This is another section of the Bible that we tend to read in a very self-centered fashion. I can't tell you how many sermons and studies and teachings I've heard about this, inspiring an adrenaline rush of "Jesus is coming back at any moment, and he'll take one person out of bed and leave their roommate!" It's led to songs like Larry Norman's "I Wish We'd All Been Ready" (very catchy) and some frankly abusive teaching that has inspired terror in order to motivate people to true conversion. It's the classic "If you died tonight ..." question that is provocative to think about, but notice -- and I think this is critically important -- that Jesus doesn't ever inspire conversions based on that kind of tactic.

So what's Jesus getting at in this section? Let's make a few observations.

First, remember that "the kingdom of God" is not about some future heaven, but rather it is about the present day rule of God in the lives of believers, looking ahead to a future fulfillment. It's about God's kingship. So verses 20-21 are extremely important. There's an intentional linguistic pun in the text based on the fact that the second person singular and plural are identical in Greek. In other words, Jesus is saying both "the kingdom of God is within you" (singular) AND "the kingdom of God is among you all" (plural). There is an internal, individually spiritual dimension to God's rule. There is also a relational, corporate reality to God's rule. Both are key parts of the kingship of God in our lives.

Then Jesus begins to teach his disciples some difficult things about what life will be like in their future. (Remember we have to try to discern what these words meant to their original hearers before we import them wholesale into our lives.) Jesus and the disciples are traveling toward Jerusalem. At this stage, they are likely on the east side of the Jordan River, traveling the road that followed the floodplain southward from Galilee (crossing along the border of Samaria), then crossing the river and moving southward. They'll re-cross the river near Jericho, as we see in 18:35, and begin the long climb up into the hills where Jerusalem is located.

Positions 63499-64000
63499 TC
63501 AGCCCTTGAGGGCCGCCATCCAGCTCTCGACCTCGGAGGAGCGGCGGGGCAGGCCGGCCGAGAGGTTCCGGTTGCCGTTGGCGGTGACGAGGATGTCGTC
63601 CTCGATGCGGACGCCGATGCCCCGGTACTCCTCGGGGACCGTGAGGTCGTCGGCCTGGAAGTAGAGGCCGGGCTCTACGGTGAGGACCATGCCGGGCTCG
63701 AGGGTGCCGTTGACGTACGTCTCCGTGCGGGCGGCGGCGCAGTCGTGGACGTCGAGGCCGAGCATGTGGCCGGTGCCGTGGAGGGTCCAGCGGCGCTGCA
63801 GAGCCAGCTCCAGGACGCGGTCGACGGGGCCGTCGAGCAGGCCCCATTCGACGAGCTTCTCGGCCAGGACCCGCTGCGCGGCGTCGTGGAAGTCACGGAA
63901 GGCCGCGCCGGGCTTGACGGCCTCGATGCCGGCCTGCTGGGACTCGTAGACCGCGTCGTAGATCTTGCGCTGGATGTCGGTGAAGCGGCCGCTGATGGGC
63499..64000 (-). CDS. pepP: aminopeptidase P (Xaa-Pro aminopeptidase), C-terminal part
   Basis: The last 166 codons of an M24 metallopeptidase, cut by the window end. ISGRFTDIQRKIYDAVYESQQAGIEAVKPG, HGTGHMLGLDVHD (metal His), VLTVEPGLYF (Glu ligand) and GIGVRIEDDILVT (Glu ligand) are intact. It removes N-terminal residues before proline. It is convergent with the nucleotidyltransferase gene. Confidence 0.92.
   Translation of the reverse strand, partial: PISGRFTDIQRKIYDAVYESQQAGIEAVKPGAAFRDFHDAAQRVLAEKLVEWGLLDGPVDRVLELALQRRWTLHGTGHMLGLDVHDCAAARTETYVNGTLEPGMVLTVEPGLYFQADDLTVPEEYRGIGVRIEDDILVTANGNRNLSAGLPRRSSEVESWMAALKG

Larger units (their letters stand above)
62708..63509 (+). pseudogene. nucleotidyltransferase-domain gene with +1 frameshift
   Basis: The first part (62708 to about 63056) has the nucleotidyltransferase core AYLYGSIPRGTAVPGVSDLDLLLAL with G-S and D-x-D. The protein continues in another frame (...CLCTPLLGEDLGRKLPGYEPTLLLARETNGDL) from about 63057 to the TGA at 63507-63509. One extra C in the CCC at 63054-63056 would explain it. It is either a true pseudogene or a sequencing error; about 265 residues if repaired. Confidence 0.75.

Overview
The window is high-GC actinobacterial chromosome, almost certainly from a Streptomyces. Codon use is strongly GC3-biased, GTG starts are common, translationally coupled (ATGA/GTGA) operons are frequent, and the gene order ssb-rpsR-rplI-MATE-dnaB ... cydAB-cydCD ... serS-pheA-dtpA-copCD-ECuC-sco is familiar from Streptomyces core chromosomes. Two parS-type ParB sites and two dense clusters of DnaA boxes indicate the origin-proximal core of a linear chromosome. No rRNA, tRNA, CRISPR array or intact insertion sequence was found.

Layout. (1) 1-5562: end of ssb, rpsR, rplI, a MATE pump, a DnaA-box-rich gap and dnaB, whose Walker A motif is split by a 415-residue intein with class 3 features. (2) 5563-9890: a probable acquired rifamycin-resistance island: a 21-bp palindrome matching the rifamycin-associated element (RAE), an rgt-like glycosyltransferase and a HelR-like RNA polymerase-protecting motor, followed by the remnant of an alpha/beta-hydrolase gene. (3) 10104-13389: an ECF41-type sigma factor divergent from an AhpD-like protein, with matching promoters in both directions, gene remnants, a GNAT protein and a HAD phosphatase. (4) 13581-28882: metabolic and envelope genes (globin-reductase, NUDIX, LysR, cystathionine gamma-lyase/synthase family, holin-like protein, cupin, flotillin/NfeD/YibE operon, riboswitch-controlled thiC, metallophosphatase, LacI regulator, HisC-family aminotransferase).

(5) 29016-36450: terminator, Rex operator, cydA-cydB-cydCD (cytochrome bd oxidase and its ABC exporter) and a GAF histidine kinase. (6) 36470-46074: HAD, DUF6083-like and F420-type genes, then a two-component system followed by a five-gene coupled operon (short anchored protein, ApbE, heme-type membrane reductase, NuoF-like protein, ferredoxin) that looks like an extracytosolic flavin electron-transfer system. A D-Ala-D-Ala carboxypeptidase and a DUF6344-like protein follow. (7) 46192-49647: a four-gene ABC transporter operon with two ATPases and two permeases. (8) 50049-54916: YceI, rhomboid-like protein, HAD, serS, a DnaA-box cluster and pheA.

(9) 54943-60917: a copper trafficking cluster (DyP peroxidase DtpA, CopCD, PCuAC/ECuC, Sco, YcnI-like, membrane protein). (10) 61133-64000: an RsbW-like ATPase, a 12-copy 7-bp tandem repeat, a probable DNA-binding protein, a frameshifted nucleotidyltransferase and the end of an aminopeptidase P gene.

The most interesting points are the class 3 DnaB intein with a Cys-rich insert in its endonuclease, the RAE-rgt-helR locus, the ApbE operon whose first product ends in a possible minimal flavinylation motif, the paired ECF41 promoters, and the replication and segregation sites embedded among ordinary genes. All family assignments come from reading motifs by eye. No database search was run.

Interestingly, this puts Jesus and his followers geographically near the place where Lot escaped the destruction of Sodom and Gomorrah. That may be what prompted the conversation Luke records here. Remember, though, that Jesus is looking ahead to two cataclysmic events. First is his own crucifixion, coming up in a few short weeks. Second is that a generation from now, the city of Jerusalem will be destroyed by the Roman armies who will surround it, lay siege to it, and eventually burn the city and the temple. These two events are beyond-comprehension devastating for Jesus' immediate audience. Jesus uses figurative language to communicate how devastating these events will be. First the crucifixion will devastate his followers, throwing their movement into absolute chaos, then (at the time of his resurrection) transforming this movement into something none of them could imagine right now. Then, a generation later, as the news of Jesus' resurrection is spreading outward from Jerusalem into the whole Roman world and beyond, the Jews will rise up in revolt against the Romans and suffer the terrible consequences as Vespasian and his son Titus come with the legions to destroy anyone who would proclaim their independence from Caesar. It's not surprising that Jesus would end this section by saying, in answer to his disciples' question, "Where the corpse is, there the vultures will gather." His own soon-to-be-crucified body and the corpse of burned Jerusalem are both held in this cryptic statement.

Is it realistic to think that Jesus' words here are intended to be more figurative than literal? Think about the way we use language. A decisive political victory is a "landslide." A mass of refugees is a "flood." When public sympathies are changing we say "the tide is turning." An individual or a set of circumstances that seems a bit chaotic and high-energy is a "whirlwind." We do this all the time -- but because these are normal expressions for us, we don't think anything of it. Jesus is doing much the same thing, using common apocalyptic expressions here to help his people understand a bit of what's coming, and to prepare them for the challenging days ahead.